Terri Clark: Unplugged emotion
Terri Clark isn’t the first singer-songwriter to tour unplugged and alone. But she certainly executed the concept to near perfection Wednesday evening at the Sellersville Theater.
Accompanied onstage by five guitars, only four of which she played during the nearly two-hour gig, the Canadian-born country music star has designed a show that she hopes is “like sitting in a living room at a party with someone who has a guitar in her lap.”
In that regard, Clark accomplished that in spades. It’s a return to her roots, when she played at Tootsies Orchid Lounge in Nashville for tips more than two decades ago.
What took it to the next level this time was the way she really laid herself bare to the audience, talking at length and with emotion between songs, especially about her mother Linda, who died in April after a battle with cancer.
The hootin’ and hollerin’ early in the show from the northeast hillbillies in the crowd — whom Clark suggested could be considered more “sophisticated” than hillbillies in other parts of the country — gave way to stone cold silence midway through the show as Clark detailed her mother’s illness and the impact it has had on her, both personally and musically.
Concert tickets aren’t cheap these days, given our current economic climate. Certainly folks expect to be entertained for their money, and that’s nothing new. But everybody has lost a loved one, and when the person on stage opens up and shares that experience, people can relate. We feel like we know the person on the cover of the CD.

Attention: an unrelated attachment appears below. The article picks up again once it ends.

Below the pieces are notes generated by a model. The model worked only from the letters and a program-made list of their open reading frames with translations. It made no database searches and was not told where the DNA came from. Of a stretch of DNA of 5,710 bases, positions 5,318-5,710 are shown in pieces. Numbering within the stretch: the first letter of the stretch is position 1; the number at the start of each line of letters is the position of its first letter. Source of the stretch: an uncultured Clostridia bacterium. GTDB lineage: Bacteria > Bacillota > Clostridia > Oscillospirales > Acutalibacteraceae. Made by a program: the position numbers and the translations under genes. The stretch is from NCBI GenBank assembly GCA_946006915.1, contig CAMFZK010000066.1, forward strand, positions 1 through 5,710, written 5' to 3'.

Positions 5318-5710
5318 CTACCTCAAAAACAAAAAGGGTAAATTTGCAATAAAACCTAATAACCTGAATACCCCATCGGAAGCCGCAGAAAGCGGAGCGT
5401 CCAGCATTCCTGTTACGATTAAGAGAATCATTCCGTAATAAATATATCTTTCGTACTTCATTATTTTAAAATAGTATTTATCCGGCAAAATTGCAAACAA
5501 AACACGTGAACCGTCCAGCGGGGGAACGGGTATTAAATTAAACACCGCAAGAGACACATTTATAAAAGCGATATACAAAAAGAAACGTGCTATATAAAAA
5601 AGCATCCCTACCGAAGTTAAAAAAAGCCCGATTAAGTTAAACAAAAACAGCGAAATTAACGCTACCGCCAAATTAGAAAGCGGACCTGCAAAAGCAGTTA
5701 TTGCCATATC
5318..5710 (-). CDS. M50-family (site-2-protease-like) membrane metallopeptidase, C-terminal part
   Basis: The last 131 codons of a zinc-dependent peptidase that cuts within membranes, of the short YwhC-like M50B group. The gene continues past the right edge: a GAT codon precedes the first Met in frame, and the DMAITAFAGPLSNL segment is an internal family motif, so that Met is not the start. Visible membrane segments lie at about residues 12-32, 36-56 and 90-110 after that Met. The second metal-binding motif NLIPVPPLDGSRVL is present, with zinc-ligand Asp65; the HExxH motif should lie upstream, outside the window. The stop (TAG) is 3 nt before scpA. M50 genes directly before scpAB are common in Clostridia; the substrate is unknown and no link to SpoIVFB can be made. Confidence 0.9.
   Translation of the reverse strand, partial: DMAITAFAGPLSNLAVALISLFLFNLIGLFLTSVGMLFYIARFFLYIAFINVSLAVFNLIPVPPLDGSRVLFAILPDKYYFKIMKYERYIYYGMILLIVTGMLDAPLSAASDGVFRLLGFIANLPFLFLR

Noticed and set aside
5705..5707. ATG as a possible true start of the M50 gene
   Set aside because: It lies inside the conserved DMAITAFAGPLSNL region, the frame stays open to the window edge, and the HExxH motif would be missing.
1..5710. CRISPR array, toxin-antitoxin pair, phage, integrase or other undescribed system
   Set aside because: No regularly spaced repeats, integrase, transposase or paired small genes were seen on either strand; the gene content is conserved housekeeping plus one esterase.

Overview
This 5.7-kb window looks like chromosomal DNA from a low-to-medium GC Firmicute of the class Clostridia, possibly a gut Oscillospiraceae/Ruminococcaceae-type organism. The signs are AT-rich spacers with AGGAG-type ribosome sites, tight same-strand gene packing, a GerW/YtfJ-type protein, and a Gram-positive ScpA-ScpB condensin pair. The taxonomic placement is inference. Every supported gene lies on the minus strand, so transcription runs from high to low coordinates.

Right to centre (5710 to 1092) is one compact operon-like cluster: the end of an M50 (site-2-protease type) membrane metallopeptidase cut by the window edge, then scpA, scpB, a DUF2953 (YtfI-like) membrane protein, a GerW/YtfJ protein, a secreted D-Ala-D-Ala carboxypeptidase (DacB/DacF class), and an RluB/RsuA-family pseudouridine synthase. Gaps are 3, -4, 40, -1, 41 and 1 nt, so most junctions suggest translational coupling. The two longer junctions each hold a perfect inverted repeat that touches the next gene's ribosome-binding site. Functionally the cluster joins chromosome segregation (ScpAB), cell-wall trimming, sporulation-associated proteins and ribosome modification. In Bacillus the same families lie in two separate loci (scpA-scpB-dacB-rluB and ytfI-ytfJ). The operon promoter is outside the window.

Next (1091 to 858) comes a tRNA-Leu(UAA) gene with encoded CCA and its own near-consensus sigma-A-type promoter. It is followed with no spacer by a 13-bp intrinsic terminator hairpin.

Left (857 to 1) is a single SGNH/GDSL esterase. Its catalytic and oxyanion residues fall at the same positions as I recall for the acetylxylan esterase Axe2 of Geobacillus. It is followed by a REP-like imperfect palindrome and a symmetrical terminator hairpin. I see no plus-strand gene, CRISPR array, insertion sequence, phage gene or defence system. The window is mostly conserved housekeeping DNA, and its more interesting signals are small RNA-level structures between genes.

The particularly poignant moment came when Clark talked about being at her mother’s hospital bedside and starting to cry. Awakened by her daughter’s tears, Linda comforted Terri with words that had to do with always being able to smile. After her mother’s death, Clark took those words and turned it into a song, which she performed for the enthralled ST94 crowd. She hasn’t yet recorded the song, but it played big in Sellersville, as I suspect it has at other stops in the tour.
Meet-and-greets with people before the show, signing autographs for fans after the show — and in between laying out your heart and soul to a group of strangers who have paid to see you perform — it’s the total experience for an artist and the fans.
Someday Terri Clark will go back to full band concerts with all the bells and whistles. But at this point in her career, the “Unplugged and Alone” tour appears to be Clark’s way of not only dealing with her career changes and challenges but her personal loss as well.
It’s the right artist doing the right show at the right time. What more can be asked?